But, of course, the pandemic has changed everything. Like the Maldives which suddenly loves Indian tourists, Lanka is now actively courting us again. This makes sense for both countries. Even when the Lankans were not so keen on us, I went back twice because I think it is a terrific destination. And it is not expensive: flights are affordable, hotels are cheaper than in India and the country is still just as lovely as it has always been.


   I went again last month, and after a night halt at the Taj Lanka in Colombo, headed straight for Hatton and Ceylon tea country. (A five-hour drive but you can take a helicopter or a seaplane.)


   Indian hill stations have been destroyed by over-development. If you go to Darjeeling or Ooty now, you will wonder what the fuss was ever about. But the Lankans have looked after their hill stations and they are mostly unspoilt, lovely and very clean.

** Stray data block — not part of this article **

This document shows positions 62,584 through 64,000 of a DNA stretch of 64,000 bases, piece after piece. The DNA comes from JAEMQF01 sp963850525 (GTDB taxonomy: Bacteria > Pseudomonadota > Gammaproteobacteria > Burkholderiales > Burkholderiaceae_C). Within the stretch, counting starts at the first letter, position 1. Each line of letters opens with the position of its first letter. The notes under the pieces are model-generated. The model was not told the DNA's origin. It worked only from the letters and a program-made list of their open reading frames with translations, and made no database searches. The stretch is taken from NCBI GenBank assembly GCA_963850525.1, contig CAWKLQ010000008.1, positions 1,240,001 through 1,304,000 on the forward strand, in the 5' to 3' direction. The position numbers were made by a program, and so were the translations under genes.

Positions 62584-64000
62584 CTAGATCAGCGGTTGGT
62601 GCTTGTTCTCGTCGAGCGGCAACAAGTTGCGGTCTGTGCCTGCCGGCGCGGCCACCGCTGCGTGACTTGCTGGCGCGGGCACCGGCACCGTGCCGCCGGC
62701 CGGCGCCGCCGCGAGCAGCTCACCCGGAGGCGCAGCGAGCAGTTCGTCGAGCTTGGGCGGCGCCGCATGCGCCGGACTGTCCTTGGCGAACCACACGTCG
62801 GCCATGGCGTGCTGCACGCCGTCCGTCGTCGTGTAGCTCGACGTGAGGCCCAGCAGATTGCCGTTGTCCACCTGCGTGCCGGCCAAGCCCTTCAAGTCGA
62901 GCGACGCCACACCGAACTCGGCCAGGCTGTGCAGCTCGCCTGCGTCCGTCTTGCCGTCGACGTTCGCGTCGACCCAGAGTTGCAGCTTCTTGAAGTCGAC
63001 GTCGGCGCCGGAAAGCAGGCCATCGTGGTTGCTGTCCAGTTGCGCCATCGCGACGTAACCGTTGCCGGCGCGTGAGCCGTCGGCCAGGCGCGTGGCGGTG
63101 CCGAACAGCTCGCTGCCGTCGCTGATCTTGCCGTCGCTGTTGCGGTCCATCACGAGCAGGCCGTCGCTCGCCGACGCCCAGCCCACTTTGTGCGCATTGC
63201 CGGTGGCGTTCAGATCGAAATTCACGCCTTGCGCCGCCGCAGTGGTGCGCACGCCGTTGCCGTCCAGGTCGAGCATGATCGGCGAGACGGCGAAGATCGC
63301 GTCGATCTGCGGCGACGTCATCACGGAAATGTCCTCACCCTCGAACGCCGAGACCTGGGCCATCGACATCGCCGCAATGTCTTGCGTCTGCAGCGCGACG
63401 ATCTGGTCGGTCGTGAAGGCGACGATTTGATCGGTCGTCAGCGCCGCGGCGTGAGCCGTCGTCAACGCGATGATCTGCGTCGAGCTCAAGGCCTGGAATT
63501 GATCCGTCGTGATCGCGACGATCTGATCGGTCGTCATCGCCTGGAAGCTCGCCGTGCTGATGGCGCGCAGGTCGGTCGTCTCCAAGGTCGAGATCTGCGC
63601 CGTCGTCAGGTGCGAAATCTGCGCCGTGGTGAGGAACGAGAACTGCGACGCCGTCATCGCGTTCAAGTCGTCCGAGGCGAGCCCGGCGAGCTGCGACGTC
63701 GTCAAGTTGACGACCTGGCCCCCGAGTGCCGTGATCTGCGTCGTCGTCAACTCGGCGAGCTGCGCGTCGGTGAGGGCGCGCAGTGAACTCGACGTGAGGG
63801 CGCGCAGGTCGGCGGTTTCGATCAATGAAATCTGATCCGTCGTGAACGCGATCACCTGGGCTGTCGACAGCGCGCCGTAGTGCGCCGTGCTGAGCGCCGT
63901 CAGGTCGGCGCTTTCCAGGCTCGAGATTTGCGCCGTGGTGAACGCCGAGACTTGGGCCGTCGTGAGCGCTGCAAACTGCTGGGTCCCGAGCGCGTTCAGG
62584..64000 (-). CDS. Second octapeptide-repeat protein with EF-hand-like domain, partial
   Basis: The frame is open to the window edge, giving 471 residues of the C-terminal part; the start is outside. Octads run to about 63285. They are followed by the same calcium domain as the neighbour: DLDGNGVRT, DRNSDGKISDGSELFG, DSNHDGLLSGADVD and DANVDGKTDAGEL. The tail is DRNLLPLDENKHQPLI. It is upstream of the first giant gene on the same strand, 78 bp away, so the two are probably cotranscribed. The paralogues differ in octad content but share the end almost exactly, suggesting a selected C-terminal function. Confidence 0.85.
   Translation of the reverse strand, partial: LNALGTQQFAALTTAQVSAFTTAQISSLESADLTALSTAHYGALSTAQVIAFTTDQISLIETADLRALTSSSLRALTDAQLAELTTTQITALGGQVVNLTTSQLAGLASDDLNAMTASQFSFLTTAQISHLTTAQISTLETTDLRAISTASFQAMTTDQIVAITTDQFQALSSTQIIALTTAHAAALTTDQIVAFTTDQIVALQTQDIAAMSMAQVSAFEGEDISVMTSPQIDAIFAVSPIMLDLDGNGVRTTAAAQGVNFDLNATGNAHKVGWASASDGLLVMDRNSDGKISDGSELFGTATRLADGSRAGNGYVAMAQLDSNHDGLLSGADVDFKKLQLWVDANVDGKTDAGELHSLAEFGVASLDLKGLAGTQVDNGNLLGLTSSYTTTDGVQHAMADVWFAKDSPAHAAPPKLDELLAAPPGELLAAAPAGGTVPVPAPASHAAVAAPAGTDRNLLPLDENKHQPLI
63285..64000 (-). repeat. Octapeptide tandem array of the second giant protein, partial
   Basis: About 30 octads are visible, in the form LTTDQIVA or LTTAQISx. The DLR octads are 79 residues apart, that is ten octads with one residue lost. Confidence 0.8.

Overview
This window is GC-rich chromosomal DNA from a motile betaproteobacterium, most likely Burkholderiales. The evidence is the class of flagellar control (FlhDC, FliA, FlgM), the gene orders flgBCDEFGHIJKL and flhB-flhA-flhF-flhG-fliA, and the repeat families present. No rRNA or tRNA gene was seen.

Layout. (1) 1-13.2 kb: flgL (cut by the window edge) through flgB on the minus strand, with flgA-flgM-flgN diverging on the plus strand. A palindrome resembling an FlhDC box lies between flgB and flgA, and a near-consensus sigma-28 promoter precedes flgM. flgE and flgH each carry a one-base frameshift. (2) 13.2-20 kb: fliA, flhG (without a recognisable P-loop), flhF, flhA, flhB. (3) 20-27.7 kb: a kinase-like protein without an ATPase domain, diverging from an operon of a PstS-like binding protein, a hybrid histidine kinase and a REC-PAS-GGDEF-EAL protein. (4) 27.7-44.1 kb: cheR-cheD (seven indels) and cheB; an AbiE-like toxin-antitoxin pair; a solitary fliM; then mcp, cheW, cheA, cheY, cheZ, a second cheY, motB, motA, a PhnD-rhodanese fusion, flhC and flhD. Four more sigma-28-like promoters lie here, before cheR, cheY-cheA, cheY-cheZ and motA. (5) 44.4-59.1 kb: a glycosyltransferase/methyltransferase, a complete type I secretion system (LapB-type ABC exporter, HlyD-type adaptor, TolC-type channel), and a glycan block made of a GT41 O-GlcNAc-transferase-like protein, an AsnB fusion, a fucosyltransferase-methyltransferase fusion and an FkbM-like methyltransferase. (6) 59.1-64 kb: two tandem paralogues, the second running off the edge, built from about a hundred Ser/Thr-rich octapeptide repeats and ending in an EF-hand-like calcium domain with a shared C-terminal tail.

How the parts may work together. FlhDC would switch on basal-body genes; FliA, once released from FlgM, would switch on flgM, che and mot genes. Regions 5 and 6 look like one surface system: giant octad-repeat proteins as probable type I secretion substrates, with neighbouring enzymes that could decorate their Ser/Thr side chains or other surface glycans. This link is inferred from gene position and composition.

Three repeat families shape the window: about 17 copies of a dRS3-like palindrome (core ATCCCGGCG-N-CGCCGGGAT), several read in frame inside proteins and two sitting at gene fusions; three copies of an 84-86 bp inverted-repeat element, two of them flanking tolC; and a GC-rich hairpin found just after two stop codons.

In tea country, I stayed at Ceylon Tea Trails. This is an innovation by the far sighted and well-travelled Malik Fernando of Dilmah, the only major tea brand to emerge from the Third World.


   In the old Raj days, the British planters built large bungalows for themselves in the tea gardens, often with huge lawns and magnificent views of the hills. Fernando had the idea of converting the bungalows into small hotel-type spaces.


   He started with Castlereagh, which may still be the loveliest of the lot, and then converted four other bungalows in the area. The whole complex is now marketed as Ceylon Tea Trails.


"In Lanka, Dharshan is Manish Mehrotra and Paul Bocuse rolled into one, a national hero and an enormously influential chef."

   Castlereagh had five bedrooms, was charming and comfortable and had a staff of eight. Each morning the chef would ask what you wanted to eat, and in the evenings you sat in the living room and listened to music by the log fire and enjoyed the wine and spirits that were part of the package.